On Feb. 9, alongside local library directors, Hempstead Town Supervisor Donald Clavin announced that the town has approved more than $340,000 in grants to support several public libraries within the township (see box). The allocation was made possible by funding through the federal CARES Act, which was secured by U.S. Sen. Charles Schumer last year.
Each library will receive a more than $20,000 grant to help pay for unbudgeted expenses incurred during the pandemic. Clavin said the funding will also allow these institutions to continue to provide essential programs and services to their communities.
“They might have lost some sort of benefit they’d given the community,” he explained. “No one in our town was spared from the impacts of this pandemic and the financial toll it has taken, [and] we are proud to be able to provide this funding to our neighborhood libraries so they can continue serving the residents of Hempstead Town.”
Most libraries have continued to offer a full complement of services throughout the pandemic with Covid-19 safety measures in place. These include high-grade Plexiglas shields for circulation and reference desks, personal protective equipment for staff, daily sanitizing procedures, UV-lighting to disinfect books and printed materials and reconfiguration of library spaces to maintain social distancing.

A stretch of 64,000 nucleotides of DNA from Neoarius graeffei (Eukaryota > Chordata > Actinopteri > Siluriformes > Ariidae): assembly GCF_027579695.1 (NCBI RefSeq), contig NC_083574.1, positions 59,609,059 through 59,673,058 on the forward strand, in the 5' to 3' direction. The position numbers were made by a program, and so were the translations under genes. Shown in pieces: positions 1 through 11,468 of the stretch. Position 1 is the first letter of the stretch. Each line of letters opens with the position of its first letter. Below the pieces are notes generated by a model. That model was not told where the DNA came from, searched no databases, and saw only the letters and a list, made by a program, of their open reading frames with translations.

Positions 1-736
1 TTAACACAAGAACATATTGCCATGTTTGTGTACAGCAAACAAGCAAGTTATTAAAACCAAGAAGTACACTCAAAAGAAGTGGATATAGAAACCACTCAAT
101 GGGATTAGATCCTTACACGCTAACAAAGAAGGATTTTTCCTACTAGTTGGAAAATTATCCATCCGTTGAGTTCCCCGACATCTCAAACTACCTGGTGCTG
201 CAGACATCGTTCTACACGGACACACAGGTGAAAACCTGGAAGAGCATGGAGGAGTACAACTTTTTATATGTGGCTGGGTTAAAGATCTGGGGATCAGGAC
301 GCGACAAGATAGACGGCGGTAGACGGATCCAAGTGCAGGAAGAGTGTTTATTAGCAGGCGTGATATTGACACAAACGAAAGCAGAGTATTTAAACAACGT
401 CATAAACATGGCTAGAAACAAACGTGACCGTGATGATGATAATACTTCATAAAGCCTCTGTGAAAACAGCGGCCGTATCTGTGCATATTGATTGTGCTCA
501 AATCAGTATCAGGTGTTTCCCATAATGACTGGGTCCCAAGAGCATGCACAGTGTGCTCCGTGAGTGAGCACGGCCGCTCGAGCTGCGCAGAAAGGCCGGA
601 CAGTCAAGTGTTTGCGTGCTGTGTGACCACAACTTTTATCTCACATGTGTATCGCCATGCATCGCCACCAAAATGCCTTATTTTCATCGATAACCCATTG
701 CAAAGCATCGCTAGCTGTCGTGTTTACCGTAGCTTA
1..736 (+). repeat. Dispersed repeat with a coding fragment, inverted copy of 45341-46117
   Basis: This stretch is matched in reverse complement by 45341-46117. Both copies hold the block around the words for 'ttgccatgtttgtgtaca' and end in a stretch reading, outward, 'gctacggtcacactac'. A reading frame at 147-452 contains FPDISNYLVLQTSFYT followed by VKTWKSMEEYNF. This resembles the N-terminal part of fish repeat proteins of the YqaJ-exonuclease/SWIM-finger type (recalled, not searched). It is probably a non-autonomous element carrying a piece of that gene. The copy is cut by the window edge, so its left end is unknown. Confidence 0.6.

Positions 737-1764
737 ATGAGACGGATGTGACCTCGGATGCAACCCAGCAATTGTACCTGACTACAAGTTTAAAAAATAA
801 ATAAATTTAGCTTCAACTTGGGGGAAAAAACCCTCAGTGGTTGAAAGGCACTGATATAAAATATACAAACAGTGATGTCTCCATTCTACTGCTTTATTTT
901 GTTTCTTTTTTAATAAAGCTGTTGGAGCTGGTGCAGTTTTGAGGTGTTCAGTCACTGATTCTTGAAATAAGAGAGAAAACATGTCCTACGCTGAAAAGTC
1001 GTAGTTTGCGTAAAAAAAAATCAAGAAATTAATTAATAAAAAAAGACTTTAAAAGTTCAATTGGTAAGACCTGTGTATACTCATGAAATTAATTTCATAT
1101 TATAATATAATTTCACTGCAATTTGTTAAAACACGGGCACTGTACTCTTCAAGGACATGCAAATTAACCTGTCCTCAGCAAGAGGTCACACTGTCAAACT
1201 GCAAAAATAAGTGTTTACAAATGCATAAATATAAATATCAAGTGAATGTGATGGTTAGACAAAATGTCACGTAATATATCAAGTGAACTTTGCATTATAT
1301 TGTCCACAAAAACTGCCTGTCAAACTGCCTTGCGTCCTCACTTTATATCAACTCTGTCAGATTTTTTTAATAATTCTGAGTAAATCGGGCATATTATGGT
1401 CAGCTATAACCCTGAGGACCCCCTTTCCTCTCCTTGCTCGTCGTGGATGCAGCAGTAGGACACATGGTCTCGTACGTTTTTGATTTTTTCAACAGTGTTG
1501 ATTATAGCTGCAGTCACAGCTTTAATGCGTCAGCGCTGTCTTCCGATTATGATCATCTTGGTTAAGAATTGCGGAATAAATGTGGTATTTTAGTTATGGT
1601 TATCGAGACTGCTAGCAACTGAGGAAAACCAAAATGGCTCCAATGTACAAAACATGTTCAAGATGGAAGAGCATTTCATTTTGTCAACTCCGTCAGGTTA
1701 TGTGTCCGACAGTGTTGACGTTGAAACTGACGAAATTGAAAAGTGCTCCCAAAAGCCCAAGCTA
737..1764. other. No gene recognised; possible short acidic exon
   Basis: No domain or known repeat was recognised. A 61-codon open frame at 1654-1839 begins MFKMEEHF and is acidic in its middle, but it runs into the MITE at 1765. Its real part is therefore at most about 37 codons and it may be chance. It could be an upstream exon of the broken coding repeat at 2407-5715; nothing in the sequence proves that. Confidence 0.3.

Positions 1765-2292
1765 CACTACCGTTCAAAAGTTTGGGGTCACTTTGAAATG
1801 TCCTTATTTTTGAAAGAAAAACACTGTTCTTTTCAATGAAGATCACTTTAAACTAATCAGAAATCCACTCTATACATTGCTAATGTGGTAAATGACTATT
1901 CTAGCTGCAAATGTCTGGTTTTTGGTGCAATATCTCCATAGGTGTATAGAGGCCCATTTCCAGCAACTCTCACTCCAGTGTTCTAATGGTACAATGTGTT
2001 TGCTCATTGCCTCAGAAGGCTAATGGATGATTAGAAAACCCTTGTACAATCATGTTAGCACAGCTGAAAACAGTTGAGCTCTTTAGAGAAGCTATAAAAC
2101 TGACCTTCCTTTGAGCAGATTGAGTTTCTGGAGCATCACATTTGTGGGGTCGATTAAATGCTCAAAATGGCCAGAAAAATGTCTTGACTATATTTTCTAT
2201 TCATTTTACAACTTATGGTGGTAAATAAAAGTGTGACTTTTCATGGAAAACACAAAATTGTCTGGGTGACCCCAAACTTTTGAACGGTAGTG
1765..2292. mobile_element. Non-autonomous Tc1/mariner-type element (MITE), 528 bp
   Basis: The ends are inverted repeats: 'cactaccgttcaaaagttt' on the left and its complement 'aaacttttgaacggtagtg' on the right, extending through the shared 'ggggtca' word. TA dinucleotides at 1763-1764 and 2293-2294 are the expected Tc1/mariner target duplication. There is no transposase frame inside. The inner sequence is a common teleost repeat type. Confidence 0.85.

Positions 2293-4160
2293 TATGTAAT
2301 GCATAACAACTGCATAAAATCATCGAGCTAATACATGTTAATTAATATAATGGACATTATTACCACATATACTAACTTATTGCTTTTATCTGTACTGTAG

The announcement came from outside the Levittown Public Library on Feb. 10. Levittown Library Trustee Steve Dalton commended town officials for their support. “There are two broad purposes for this money,” he said. “It’s one, to make in-person library use safer for our patrons and our staff, and two, to expand digital and virtual access to library materials.”
Digital and virtual access includes lending hotspot devices and installing Wi-Fi routers and boosters so patrons can access the library’s Wi-Fi during off hours.
Town Councilwoman Dorothy Goosby pointed out that the libraries could also use the funds to keep developing virtual literacy programs, which are increasing children’s skills with computer programs like Zoom and strengthening their adjustment to remote learning.
Town Councilman Christopher Carini recalled fond memories of leading civic association meetings at the Seaford Public Library, further proving their importance.
Town Councilman Anthony D’Esposito regarded the institutions as “a central location for meetings” that have the ability to bring community members together. “No one could have anticipated the impact that Covid-19 would have on libraries and so many other aspects of our daily lives,” he said, “and these relief funds will go a long way to helping them get back on their feet.”